The second thing that excited me about Ketera had to do with customers. I spoke to several of them and they were thrilled… United Airlines… BP… American Express… Pepsi. I spent years in field management and can tell you that establishing those relationships is one of the toughest things to do and Ketera had gotten over that hump.
Angel Mehta: What caught my eye is that Hyperion was doing incredibly well when you left. They finished with a record quarter and you left right in the middle, didn’t you? It wasn’t like it was a sinking ship…. Was that a tough decision?
Burton Goldfield: Yes, it was a very difficult decision. I loved my team at Hyperion. The investors in Ketera had a lot to do with my decision to join the company. Each time I met with the investors from Kleiner Perkins, Foundation Capital, and Emergence Capital, I became more excited and I realized I was thinking more about Ketera than my team of 1,800 people at Hyperion. I knew it was time to go.
Angel Mehta: Tell me about the first 90 days.
Burton Goldfield: My first priority was to meet the team. Ketera has a substantial portion of the employee population in India. We have a wholly owned subsidiary in Bangalore. I committed to getting over there within my first three weeks and spend time with them, which was a phenomenal experience. We have a unique product management operation that is vertically integrated and wholly owned. It’s totally different from the classic outsourcing software development or testing model, which I was very familiar with in the past – both at Hyperion and at Rational Software. Our Bangalore operation has a level of energy that I haven’t seen since the boom in Silicon Valley during the late ’90s - when people worked 24 hours a day and totally focused on building out cool products. My goal was to meet the entire worldwide team and let them get to know me. It was important that they understood why I had come to Ketera, which was to build a great company over the long-term.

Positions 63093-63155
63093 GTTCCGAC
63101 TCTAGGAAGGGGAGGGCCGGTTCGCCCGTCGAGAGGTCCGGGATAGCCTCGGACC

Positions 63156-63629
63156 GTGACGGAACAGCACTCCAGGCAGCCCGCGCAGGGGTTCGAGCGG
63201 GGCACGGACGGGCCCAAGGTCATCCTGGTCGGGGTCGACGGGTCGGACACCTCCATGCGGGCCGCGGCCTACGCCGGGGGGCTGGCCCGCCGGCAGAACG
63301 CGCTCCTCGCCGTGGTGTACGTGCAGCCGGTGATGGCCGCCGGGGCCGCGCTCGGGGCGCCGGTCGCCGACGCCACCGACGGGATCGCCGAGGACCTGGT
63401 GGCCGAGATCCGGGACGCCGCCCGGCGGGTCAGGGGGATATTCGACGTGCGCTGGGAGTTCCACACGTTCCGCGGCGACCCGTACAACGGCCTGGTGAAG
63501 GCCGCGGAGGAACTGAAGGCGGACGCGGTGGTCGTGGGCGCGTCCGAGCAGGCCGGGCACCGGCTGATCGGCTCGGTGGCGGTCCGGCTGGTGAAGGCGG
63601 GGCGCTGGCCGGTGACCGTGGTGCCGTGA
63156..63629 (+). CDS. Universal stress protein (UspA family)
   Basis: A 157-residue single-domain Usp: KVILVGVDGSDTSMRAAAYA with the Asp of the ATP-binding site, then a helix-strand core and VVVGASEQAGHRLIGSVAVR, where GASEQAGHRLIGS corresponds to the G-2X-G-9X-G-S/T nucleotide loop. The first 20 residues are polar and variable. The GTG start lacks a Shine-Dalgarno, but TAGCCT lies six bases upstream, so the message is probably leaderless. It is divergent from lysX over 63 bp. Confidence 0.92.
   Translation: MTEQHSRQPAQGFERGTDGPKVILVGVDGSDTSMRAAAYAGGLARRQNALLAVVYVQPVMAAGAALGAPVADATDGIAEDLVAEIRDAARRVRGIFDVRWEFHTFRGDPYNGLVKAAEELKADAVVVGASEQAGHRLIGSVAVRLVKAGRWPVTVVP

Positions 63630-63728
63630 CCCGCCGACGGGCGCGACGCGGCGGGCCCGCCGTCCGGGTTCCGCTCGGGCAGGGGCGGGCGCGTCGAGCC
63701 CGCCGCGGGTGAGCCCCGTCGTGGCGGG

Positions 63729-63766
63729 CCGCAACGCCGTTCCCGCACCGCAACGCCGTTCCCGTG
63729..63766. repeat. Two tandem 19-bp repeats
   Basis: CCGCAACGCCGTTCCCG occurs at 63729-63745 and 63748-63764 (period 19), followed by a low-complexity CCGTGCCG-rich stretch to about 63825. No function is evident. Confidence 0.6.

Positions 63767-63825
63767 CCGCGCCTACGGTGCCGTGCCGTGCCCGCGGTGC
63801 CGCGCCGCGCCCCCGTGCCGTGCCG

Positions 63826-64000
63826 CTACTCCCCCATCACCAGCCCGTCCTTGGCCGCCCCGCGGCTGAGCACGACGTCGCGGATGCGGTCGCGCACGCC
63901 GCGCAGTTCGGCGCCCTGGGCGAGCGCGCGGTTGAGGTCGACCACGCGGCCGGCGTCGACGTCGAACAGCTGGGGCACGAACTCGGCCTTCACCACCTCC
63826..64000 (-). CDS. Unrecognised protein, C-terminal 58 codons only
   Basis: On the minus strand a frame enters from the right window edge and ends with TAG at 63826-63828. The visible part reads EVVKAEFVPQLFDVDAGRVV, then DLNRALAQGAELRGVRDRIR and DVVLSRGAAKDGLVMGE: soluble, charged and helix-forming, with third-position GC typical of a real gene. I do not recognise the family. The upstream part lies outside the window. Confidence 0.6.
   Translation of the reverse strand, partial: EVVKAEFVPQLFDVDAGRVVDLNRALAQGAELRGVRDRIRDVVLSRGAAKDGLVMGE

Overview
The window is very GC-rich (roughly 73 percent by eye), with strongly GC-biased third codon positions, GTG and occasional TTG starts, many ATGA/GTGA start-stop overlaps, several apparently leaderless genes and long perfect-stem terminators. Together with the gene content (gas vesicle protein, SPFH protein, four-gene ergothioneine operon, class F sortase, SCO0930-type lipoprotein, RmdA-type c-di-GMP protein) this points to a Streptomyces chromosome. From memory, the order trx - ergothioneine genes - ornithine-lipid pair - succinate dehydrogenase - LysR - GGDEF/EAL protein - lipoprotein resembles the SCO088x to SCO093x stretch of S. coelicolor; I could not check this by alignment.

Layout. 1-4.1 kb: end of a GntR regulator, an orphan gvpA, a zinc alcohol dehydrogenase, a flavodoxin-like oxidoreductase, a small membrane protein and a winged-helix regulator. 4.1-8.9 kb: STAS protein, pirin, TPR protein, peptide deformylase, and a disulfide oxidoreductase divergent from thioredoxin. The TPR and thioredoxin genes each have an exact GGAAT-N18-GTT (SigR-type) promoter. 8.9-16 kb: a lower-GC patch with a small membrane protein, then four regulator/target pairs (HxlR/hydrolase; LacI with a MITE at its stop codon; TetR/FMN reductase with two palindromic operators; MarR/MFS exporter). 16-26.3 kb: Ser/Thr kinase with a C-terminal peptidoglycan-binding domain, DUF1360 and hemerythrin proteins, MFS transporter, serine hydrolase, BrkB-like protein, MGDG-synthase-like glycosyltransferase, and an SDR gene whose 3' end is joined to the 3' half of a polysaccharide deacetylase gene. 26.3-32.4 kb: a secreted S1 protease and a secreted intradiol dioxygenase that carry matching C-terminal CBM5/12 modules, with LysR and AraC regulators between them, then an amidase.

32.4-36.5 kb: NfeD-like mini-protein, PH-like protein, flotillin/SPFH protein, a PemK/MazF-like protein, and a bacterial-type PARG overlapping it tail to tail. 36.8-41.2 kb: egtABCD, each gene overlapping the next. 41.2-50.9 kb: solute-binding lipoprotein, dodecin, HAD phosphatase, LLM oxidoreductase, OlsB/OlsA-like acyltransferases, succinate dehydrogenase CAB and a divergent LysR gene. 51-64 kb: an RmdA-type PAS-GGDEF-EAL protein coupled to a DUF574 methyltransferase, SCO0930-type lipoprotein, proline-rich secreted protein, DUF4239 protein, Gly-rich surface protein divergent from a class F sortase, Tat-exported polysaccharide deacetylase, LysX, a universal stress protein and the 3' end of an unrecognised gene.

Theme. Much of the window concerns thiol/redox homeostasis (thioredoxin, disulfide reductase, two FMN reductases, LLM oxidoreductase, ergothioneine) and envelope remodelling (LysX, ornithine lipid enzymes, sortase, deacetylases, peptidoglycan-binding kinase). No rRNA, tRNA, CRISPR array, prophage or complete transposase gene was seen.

The second priority was to meet the major customers face-to-face and begin to understand where we add the most value. What I found at Ketera was a team of very strong individual contributors that I call ‘heroes’, focused on delivering this value, but not a lot of sharing of information, not a lot of leveraging of business processes across the company – so people keep stumbling over the same rock. I had a lot of experience solving this problem in bigger companies by driving repeatable processes. Once achieved, you can bring people on quickly, get them up to speed and have them add value to the customers in a very efficient manner.
Chief Executive Officer: |
Ketera Technologies, Inc.
- Favorite movie: Lawrence of Arabia
- Favorite activity on Weekends: Riding my bicycle in the hills of California
- Favorite book: The End of History and the Last Man by Francis Fukuyama
- Favorite food: Philadelphia Soft Pretzels